President Barack Obama hits the campaign trail with Hillary Clinton on Tuesday for the first time in the 2016 White House race, seeking to give her a boost in her showdown with Donald Trump.
The Democratic duo travel to Charlotte, North Carolina for a rally, the first in a series of high-profile events that Clinton hopes will energise voters, particularly minorities who remain enamoured with the President, in crucial battleground states where the November election will be decided.
Clinton, who will be travelling together with Obama on Air Force One on Tuesday, no doubt will be seeking to reset her campaign after a series of hiccups and revelations linked to the case about her ill-advised use of a private email account and server while secretary of state.
She was interviewed for 3.5 hours on Saturday by the FBI which is conducting an investigation into her email use.
It is a sign the probe is nearing its conclusion. But with just three weeks until the Democratic convention that will formally elect Clinton as the party nominee, Republicans have seized on the case to highlight Clinton's lack of trustworthiness among voters.
Republicans, including Trump, have savaged Clinton after it became known that former president Bill Clinton recently met on an airport tarmac with attorney general Loretta Lynch, whose department is overseeing the email investigation.
In an interview aired on Sunday, Clinton acknowledged it was unwise for her husband to meet with America's top law enforcement officer, with the encounter coming in the midst of the FBI investigation that has dogged her campaign to become the first female President of the United States.
"Hindsight is 20/20," Clinton told NBC's 'Meet the Press' program.
'Guilty as hell'
But Trump jumped on the issue, savaging Clinton for her poor judgment and being part of an elite, "rigged" Washington system.
"Crooked Hillary Clinton is 'guilty as hell' but the system is totally rigged and corrupt!" Trump fumed on Twitter on Monday.
"Where are the 33,000 missing e-mails?" he added, referring to his rival's claim that she deleted all of her personal emails unrelated to her job as top diplomat.
After her FBI interview, Clinton refused to speculate on the timeline or possible conclusions of the FBI investigation, and would not comment on reports saying she would not be charged.
"I was eager to do it and I was pleased to have the opportunity to assist the department in bringing its review to a conclusion," Clinton said of her FBI interview.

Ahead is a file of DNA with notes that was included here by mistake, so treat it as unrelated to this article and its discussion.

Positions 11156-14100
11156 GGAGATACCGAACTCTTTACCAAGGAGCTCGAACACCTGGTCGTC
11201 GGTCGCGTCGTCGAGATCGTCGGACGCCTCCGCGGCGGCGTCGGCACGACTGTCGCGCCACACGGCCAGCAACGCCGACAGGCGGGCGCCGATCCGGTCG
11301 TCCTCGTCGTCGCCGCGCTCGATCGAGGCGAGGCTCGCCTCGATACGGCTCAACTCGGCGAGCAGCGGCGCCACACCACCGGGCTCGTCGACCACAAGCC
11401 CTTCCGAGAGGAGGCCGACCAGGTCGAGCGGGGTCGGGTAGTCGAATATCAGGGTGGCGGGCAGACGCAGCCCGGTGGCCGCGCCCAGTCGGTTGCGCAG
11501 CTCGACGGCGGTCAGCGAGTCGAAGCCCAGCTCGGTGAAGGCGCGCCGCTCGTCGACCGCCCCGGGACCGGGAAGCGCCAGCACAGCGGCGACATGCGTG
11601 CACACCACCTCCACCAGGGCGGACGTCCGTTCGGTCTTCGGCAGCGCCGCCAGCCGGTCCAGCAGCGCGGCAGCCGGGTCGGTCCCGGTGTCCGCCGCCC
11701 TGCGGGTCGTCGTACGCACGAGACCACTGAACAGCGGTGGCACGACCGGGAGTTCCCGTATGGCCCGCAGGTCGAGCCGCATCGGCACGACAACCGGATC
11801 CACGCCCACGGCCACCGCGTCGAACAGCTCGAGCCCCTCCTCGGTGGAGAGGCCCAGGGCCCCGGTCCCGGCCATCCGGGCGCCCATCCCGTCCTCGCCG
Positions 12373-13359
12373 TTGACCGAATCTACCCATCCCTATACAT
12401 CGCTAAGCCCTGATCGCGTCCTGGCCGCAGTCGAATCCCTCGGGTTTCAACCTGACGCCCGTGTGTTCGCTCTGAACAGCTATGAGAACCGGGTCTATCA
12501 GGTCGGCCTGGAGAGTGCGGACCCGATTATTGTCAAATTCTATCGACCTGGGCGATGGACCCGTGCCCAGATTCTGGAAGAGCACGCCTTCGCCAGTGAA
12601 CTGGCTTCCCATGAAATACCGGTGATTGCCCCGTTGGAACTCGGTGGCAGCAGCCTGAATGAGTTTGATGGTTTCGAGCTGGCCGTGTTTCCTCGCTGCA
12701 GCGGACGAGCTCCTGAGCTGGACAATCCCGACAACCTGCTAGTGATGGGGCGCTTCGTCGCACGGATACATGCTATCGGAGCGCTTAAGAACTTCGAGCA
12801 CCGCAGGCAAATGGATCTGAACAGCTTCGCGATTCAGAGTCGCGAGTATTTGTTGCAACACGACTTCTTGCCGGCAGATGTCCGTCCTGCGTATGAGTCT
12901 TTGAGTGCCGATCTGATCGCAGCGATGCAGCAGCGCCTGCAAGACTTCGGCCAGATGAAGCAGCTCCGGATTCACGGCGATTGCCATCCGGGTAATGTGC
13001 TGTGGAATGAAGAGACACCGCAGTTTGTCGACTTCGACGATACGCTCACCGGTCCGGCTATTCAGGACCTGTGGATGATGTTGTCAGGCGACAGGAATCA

Trump has led a relentless campaign to portray Clinton as a Washington insider to whom normal rules do not apply.
And in the aftermath of a deadly truck bomb that killed more than 200 people in Iraq's capital Baghdad on Monday, Trump accused Clinton of being weak on fighting terrorism.
"Crooked Hillary will NEVER be able to handle the complexities and danger of ISIS - it will just go on forever," he tweeted, using the acronym for the Islamic State extremist group.
"We need change!"
Clinton brushed off the steady stream of criticism.
"When you've been in the eye of the tornado for as long as I have, I know there's a lot of incoming fire, I accept that," Clinton said.
But she is eager to move on, and an appearance with Obama, and a joint campaign stop with vice-president Joe Biden on Friday in Pennsylvania, will be aimed at refocusing the campaign on economic, social and foreign policy issues.
"Looking forward to hitting the campaign trail together, @POTUS," she tweeted to the President.
Obama - America's first black president - remains popular with minorities, and Clinton will appreciate his ability to rally African-American voters in particular to the polls in November in the swing state.
Trump will also take his campaign to North Carolina, scheduling a rally in Raleigh for Tuesday.
Obama won North Carolina by less than half a percentage point against Republican John McCain in 2008. Four years later, Obama lost it to Mitt Romney by two points.
Nearly all major recent polls put Clinton ahead of Trump nationally.
But the latest NBC News/Wall Street Journal poll shows the presumptive Republican nominee with a 41 per cent to 25 per cent lead over Clinton on honesty and trustworthiness.